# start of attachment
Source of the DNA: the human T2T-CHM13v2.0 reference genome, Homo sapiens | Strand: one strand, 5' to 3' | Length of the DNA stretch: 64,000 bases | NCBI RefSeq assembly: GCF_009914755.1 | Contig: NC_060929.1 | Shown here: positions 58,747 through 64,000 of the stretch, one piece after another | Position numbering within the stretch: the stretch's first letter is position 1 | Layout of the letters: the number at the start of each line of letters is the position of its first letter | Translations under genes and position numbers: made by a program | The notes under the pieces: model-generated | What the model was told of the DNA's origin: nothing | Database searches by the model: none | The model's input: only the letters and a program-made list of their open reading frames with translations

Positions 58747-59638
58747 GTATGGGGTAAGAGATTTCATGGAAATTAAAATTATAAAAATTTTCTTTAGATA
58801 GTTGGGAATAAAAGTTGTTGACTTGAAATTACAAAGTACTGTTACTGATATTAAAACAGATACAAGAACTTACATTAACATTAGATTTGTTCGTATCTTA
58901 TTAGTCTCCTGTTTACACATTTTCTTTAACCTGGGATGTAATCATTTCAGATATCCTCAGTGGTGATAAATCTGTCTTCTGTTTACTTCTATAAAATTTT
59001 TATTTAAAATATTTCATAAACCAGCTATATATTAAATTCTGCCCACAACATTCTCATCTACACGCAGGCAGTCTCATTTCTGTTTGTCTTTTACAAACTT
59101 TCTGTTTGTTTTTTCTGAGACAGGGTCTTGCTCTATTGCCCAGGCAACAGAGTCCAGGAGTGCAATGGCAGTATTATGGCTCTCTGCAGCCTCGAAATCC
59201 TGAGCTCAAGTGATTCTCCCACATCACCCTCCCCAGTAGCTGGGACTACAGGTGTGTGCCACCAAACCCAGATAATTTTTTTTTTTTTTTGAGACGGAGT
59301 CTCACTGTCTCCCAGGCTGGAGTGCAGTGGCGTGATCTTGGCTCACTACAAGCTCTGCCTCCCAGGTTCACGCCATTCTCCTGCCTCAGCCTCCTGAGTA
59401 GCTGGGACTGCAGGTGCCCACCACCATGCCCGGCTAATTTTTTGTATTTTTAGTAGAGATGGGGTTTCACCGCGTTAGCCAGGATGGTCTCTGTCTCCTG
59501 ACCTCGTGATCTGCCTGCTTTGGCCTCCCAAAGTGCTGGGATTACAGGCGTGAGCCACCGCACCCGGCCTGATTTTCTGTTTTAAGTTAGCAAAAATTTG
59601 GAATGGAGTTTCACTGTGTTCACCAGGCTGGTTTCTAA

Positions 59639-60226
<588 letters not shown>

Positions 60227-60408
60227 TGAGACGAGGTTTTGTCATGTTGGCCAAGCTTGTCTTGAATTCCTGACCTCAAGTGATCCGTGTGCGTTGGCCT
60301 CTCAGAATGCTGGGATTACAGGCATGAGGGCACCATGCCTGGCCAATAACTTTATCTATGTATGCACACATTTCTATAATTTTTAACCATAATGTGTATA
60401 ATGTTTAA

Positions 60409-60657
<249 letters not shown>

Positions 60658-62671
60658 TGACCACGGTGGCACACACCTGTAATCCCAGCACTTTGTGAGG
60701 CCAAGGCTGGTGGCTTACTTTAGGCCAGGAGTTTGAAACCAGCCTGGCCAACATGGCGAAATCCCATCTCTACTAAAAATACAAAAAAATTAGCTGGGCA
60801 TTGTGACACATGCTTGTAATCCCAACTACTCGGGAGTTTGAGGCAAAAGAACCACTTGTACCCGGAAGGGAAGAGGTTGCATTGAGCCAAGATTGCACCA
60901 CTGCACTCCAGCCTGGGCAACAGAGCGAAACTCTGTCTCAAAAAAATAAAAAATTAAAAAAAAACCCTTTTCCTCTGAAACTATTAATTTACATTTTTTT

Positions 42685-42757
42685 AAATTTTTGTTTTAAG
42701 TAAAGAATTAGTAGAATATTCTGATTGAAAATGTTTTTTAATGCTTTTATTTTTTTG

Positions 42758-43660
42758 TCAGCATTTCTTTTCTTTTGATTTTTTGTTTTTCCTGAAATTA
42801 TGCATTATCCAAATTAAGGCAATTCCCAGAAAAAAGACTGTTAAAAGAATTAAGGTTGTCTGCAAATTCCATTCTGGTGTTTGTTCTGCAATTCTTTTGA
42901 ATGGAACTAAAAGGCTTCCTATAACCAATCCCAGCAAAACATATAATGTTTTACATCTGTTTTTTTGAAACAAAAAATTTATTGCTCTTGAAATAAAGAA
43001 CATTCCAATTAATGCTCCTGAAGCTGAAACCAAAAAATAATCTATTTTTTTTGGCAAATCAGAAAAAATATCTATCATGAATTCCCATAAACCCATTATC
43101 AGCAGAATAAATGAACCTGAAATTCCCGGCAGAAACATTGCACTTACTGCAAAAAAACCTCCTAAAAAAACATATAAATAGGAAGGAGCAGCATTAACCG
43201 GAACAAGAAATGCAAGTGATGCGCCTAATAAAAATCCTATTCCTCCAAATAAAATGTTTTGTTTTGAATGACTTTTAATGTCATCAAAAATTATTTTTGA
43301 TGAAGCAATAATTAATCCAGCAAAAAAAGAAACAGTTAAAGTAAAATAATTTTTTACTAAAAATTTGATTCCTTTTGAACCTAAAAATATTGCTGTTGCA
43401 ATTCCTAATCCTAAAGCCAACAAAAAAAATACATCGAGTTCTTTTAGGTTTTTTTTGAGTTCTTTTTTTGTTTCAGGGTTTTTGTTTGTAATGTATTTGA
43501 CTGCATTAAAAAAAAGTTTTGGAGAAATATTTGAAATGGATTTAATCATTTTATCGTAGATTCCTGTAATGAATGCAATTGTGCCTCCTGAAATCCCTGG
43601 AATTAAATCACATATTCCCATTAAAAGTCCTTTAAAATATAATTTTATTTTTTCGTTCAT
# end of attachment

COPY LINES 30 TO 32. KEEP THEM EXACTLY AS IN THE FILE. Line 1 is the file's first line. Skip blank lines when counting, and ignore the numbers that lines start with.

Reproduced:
42758 TCAGCATTTCTTTTCTTTTGATTTTTTGTTTTTCCTGAAATTA
42801 TGCATTATCCAAATTAAGGCAATTCCCAGAAAAAAGACTGTTAAAAGAATTAAGGTTGTCTGCAAATTCCATTCTGGTGTTTGTTCTGCAATTCTTTTGA
42901 ATGGAACTAAAAGGCTTCCTATAACCAATCCCAGCAAAACATATAATGTTTTACATCTGTTTTTTTGAAACAAAAAATTTATTGCTCTTGAAATAAAGAA